Sidera Networks and Sabey Corp disclosed a partnership where Sidera will provide connectivity between Sabey’s datacenters in New York, Ashburn, Virginia, and Seattle. T1R normally does not cover the introduction of a new carrier in a datacenter because enhancing carrier density is expected of all multi-tenant datacenter providers. This is an interesting play, however, because it will enable Sabey’s tenants at 375 Peal Street, the company’s highly anticipated giant datacenter in New York City, to achieve low-latency connectivity with Asia-Pacific. Generally, it was necessary to have a point of presence in Seattle for the connection needed for latency-sensitive activities, such as high-frequency trading in Asia-Pacific. Now that Sabey’s New York and Seattle properties will be interconnected, financial institutions in New York will be able to locate their servers locally and establish a low-latency connection across the Pacific.
Sidera is currently extending its network to Seattle. Currently, the company’s network is most dense in Northern Virginia and connects to New York/New Jersey, Boston, Chicago and Philadelphia. The company also has assets in Toronto, London and Brazil and is looking to enter Asia-Pacific. Rather than aiming to light as many large office buildings as possible, Sidera is more keen on connecting to large datacenter facilities that have major bandwidth requirements. This includes large multi-tenant facilities and sophisticated proprietary facilities run by Web giants. Sidera’s products in include Ethernet, SONET, Wavelength, Dark Fiber and Internet Access. Currently, the provider offers colocation from many of its facilities; however, it will soon sell colocation space from only two locations because it would rather connect to colocation providers and not compete with them.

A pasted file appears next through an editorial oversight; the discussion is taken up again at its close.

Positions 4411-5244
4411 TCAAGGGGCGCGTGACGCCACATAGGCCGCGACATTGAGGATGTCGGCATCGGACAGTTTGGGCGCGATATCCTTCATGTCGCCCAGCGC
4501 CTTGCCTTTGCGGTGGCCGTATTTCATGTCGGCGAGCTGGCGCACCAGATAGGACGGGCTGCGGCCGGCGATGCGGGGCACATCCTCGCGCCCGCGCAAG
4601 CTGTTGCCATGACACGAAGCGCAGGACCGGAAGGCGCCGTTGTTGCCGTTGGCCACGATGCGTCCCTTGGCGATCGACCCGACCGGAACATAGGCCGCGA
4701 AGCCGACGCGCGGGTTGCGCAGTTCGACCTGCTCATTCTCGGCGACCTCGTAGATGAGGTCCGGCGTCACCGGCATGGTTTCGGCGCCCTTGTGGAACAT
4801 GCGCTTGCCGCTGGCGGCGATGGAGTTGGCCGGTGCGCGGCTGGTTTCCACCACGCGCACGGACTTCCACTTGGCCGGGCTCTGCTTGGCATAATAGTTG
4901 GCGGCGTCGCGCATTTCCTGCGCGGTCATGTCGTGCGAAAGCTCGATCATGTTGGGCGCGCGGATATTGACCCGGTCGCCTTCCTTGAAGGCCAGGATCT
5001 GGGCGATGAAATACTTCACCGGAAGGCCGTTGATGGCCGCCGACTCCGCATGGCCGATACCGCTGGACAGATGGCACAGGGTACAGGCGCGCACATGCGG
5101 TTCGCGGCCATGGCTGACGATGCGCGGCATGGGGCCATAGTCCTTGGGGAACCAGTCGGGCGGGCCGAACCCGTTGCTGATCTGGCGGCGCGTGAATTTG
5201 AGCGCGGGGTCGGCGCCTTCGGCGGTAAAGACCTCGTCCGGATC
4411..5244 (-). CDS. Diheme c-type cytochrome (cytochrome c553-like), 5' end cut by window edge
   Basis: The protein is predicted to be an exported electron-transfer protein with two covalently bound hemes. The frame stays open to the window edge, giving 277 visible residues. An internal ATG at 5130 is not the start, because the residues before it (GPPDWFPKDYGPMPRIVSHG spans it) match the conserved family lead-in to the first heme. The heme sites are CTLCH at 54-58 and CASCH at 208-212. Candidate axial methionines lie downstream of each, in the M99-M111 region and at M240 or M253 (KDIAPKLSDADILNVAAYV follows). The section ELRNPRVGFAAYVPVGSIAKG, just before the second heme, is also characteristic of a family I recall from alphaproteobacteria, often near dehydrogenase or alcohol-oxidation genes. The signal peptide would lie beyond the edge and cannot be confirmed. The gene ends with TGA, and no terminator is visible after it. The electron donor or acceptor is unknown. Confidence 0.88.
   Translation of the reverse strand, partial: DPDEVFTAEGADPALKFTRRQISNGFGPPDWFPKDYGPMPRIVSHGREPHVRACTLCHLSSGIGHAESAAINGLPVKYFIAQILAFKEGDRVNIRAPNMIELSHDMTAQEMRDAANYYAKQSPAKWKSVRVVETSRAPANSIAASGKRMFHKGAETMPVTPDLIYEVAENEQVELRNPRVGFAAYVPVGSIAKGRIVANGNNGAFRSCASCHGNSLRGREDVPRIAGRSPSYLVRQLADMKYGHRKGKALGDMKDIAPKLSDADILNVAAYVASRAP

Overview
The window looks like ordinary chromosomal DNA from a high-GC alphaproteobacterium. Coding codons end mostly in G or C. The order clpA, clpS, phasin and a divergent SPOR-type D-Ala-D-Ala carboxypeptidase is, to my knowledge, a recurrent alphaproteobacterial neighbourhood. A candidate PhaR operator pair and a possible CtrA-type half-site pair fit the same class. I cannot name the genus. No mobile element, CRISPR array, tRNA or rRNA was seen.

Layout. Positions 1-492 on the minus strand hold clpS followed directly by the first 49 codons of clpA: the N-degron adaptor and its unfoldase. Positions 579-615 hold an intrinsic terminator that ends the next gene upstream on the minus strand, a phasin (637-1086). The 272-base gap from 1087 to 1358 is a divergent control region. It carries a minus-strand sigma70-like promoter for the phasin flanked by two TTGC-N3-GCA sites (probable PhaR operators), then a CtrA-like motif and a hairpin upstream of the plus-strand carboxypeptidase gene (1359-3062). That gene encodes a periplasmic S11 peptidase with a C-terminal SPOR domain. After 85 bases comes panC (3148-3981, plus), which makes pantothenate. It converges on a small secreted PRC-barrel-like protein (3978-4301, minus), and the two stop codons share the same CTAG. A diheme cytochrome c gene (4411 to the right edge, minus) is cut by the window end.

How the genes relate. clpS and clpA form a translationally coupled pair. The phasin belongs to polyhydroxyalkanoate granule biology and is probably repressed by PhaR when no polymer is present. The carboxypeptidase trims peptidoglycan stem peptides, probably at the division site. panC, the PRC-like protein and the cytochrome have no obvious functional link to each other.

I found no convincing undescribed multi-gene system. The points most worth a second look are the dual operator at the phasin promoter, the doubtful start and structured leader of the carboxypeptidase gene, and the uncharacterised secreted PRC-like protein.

Sidera is intelligently building out its network to accommodate the centralization of key applications into well-connected, premium datacenters. As more applications migrate from the PC to the cloud, there will be incomprehensible amounts of bandwidth traveling to and from production environments in key datacenters. It is reassuring to see that carriers are not only acquiring new assets to meet the needs of multi-tenant facilities, but willing to engage in greenfield development as well.